Jerry Mattson’s article in the January 2018 issue of Farm Collector brought back memories of a former farm kid. My dad had a Model 66 baler, but it was a power take-off model.
I do not remember any of the quality problems that the article mentions. I think that the 66 was simply too small for what we were trying to do with it. I remember it took a lot of shear pins. I think if ours had an engine, then we could have slipped the clutch on the tractor by not shearing so many pins.
The 66 had a spring-loaded door on the right side of the bale chamber. I know that because once that door slammed shut on my am as I was pulling a slug out. Another time I had pulled a good amount out of the chamber, and for some reason the plunger came forward just as I had pulled my arm out of the chamber with a handful of hay. I always wondered if that happened to anyone else.
The article is right that they were designed to pull a trailer. And pull a trailer we did, which is tough on rough and uneven ground. Bales could flip off the bale chute and land in front of the trailer. Once when that happened, I jumped off the trailer to grab the bale. A classmate of mine had the same idea. But he went after it with a bale hook that ended up in my hand. The hand that writes this bears the scar.
Another time, when we were baling straw, I had a very bad headache that put me in the hospital for a couple of days. Funny what a kid will do to get out of stacking bales.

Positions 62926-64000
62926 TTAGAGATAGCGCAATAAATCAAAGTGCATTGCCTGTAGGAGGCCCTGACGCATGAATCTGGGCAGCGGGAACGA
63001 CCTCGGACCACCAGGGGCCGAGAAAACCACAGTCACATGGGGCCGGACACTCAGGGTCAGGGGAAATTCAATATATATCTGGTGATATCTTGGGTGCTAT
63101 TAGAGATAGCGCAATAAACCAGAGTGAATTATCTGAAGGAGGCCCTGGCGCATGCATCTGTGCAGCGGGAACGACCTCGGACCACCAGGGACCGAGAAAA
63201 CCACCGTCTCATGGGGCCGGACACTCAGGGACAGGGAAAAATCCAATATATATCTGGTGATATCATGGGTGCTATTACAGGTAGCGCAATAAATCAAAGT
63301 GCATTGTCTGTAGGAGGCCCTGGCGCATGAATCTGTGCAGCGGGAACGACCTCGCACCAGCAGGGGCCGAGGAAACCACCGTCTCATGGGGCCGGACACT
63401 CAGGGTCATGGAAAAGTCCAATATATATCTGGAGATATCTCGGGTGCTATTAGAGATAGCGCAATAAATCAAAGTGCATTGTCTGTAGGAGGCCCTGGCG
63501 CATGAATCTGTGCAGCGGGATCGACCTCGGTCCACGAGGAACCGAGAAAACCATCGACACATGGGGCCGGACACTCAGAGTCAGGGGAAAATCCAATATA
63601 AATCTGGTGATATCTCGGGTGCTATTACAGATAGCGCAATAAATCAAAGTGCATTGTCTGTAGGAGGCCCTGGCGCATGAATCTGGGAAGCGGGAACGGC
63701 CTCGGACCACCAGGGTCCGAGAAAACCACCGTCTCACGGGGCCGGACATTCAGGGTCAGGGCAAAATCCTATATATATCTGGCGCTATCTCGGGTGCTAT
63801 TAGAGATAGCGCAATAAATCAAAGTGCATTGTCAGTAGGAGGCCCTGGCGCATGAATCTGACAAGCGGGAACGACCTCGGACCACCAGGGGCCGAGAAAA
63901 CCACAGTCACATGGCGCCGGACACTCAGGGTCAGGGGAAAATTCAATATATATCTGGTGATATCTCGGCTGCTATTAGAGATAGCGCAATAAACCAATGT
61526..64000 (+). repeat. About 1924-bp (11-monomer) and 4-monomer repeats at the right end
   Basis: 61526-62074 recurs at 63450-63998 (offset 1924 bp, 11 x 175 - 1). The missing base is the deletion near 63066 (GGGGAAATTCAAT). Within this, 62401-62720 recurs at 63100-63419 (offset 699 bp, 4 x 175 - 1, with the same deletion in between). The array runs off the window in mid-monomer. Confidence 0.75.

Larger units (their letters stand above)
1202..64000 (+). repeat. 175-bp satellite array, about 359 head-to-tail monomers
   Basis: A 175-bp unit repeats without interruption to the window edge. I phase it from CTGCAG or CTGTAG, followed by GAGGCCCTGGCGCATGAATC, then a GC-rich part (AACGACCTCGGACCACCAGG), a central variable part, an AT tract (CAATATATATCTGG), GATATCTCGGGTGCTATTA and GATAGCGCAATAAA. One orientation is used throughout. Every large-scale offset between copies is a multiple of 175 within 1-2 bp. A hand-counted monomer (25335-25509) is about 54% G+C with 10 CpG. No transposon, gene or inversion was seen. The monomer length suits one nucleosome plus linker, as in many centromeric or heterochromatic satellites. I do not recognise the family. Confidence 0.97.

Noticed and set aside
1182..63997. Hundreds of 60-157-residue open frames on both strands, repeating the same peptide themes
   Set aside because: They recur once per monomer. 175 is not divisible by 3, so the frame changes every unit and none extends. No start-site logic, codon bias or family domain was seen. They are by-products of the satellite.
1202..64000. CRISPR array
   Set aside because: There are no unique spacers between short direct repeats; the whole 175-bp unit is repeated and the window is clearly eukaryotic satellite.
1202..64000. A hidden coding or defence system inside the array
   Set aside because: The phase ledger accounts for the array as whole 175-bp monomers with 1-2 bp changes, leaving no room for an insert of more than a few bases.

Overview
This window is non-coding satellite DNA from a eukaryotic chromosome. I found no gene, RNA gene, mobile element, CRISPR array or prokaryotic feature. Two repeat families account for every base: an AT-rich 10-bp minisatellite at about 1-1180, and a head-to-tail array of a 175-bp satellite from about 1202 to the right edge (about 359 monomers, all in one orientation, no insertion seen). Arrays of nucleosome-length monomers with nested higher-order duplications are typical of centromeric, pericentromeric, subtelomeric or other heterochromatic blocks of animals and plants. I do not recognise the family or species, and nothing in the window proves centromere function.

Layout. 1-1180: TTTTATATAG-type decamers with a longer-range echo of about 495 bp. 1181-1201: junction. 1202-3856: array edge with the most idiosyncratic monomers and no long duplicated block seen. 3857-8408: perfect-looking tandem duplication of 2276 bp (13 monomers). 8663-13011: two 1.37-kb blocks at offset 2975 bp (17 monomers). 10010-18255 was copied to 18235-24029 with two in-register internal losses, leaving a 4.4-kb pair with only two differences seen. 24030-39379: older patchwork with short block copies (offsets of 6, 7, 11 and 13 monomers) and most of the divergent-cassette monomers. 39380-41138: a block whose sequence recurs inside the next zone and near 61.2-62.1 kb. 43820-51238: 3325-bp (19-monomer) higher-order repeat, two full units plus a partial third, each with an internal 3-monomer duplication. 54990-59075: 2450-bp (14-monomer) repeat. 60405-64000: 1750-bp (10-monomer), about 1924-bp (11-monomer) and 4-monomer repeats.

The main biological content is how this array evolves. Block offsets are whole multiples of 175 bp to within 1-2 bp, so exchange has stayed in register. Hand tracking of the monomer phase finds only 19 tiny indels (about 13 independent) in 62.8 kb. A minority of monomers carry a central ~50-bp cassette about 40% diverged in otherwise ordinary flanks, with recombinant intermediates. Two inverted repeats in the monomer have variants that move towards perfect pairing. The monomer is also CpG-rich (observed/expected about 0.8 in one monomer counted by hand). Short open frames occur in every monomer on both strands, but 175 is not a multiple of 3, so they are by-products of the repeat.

I really liked the articles and letters on the stone boats. Clyde Eide even wrote a letter to me, answering a letter I’d sent to him. Barry Borg, Valley City, North Dakota
Since I live within a 45-minute drive of New Holland, Pennsylvania, I read with interest Jerry Mattson’s article (Farm Collector, January 2018) on the New Holland SP166 baler. He mentioned that two similar balers (unrestored but running) sold for $11,000 and $11,500.
It may be of interest to readers that a restored and running SP166 was sold Sept. 16, 2017, at the Bud Reifsneider estate auction at Royersford, Pennsylvania, for $25,500. Mecum Auction Co. conducted the auction.
Keep up the good work on the magazine. Richard E. Frantz, Richland, Pennsylvania
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